New Bicycle Derailleur Patent
Word just in, a new Bicycle Derailleur Patent issue (March 20, 2018) for work we did a few years ago. One of two passed this week through the patent office and added to the growing Patent List.
This patent covers a new mechanism for shifting with bicycle front chainrings. The patent also claims the Dual Sided Chain Catcher — first raced at the 2016 Tour de France.
Quoting the patent: “Embodiments of a front derailleur gear shifting system including various unique chain guides attached to and operating from a single pivot point. This derailleur system provides a simple, yet, elegant and robust improvement in shifting technique over conventional, lateral motion front derailleurs. Embodiments of open and closed annulus chain guides having specially shaped lifting and pulling surfaces for acting upon a bicycle chain during shifting are also disclosed. Additionally, as an optional enhancement, a dual-sided chain catcher that prevents unintended over-shifts in either direction is disclosed.”
Shifting The Bicycle Derailleur:
Shifting with the new mechanism is different than with traditional bicycle front derailleurs. Instead of pushing the chain side to side, the new mechanism “lifts” it from a smaller gear to a larger one. Very cool action as tested in prototype, and very quick response. Coupled with the also patented Radical Ramp Technology (that we were involved in creating), the shifts are fast and accurate.
It’s hard to see the full scope of action with this one image, but download the PDF and see the whole thing if you want. Also see our post about Chainring Performance for a more complete view of the engineering in action.
Dual Sided Chain Catcher:
At the time of inventing the above bicycle derailleur, I also reflected on other ways to fix some shifting issues. Really, if the chain comes off, it’s most likely an issue with setup (bicycle derailleur alignment), but it does happen. So, the dual sided chain catcher is a way of compensating for a less than perfect setup, or less than perfect shift technique.
The most famous chain drop was on stage 15 of the 2010 Tour de France as Alberto Contador attacked Andy Schleck. That said, we thought it appropriate to launch the new device at the 2016 Tour de France. The photo (right) is a Lotto NL-Jumbo team bike with the Sentinel installation.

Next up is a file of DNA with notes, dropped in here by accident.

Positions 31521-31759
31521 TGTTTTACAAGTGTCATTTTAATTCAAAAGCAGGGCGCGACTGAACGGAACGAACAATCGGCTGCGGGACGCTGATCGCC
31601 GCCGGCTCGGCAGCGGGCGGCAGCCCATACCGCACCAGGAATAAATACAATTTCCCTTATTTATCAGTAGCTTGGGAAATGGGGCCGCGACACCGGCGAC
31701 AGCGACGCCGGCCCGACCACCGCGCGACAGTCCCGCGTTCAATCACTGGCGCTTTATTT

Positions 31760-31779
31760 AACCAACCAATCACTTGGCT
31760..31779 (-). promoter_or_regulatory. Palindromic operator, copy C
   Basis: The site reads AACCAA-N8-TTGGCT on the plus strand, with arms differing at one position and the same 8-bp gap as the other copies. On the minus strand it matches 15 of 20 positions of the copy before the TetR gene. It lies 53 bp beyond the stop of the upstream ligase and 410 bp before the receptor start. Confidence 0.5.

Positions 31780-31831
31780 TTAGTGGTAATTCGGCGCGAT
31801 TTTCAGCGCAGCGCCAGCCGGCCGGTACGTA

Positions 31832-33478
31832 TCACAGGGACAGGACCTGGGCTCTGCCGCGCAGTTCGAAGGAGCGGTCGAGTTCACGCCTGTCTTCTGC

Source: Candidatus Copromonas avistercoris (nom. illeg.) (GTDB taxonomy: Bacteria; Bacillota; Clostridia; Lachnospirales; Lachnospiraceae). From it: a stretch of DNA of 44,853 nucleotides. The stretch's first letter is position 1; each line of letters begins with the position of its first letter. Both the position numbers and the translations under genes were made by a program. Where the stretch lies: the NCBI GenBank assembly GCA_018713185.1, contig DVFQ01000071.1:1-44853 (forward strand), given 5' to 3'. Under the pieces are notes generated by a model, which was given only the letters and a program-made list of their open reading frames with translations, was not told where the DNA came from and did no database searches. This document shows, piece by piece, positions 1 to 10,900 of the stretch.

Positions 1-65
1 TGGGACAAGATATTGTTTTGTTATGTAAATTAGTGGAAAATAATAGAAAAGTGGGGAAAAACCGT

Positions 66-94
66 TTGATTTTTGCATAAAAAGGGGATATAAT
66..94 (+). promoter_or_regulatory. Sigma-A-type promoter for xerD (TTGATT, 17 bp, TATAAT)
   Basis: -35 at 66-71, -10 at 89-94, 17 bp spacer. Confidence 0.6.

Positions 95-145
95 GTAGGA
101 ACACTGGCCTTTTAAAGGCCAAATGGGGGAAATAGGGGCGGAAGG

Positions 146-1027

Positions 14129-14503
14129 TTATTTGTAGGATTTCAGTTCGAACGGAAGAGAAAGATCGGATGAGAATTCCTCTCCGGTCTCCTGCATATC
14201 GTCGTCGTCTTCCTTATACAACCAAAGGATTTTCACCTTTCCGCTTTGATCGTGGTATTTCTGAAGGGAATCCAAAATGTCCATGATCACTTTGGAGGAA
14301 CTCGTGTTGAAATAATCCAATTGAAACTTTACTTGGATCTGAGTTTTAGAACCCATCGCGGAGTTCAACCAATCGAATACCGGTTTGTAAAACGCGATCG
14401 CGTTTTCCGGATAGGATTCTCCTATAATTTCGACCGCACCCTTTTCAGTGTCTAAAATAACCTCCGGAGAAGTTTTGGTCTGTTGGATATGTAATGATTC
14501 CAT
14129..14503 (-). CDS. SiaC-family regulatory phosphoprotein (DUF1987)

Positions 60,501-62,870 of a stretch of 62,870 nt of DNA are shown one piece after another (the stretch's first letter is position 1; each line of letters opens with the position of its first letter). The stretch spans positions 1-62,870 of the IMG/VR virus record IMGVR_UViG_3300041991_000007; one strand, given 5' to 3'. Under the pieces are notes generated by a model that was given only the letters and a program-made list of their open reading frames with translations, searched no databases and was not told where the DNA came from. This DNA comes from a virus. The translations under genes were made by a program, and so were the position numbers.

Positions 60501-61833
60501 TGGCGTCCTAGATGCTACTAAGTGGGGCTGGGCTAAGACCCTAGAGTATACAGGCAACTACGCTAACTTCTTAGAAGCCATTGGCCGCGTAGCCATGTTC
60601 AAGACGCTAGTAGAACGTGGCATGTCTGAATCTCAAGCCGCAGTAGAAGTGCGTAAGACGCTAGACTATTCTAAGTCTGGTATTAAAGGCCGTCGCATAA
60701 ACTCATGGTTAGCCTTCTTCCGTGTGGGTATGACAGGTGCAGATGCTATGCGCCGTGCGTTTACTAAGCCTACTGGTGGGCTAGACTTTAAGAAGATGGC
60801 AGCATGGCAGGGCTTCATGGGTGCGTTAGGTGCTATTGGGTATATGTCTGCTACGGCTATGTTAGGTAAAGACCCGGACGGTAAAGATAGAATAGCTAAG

The chain catcher is very simple, and also very simple to setup and use. Below is a video we did for WickWerks talking about setting it up. (Yes, that’s me in the video.) Now this mechanism is in the above patent.
At the time of introduction, the Sentinel sold out quickly. Since then, Synthesis finished the contract with WickWerks, so I’m not sure where they’ve gone with it. Contact them for more information.
The single pivot bicycle derailleur was to launch 6 months ago (according to the owner who thought it was no big deal to finish), but that has yet to see the light. Further update, it’s still not available 3 years later. When it comes . . . . but the patent is still in place.
While innovation is a best business strategy, as we see here, it’s not the only piece that must be in place for success. We are anxiously waiting for the reveal.
Looking To The Future:
When you’re ready for creative assistance with your products — whether a bicycle derailleur, or something completely different — we’re here. At Synthesis we specialize in engineering with new ideas. And, many of them end up with new patents just like these.
All of this is from the creativity right here at Synthesis. Let us know when you are ready?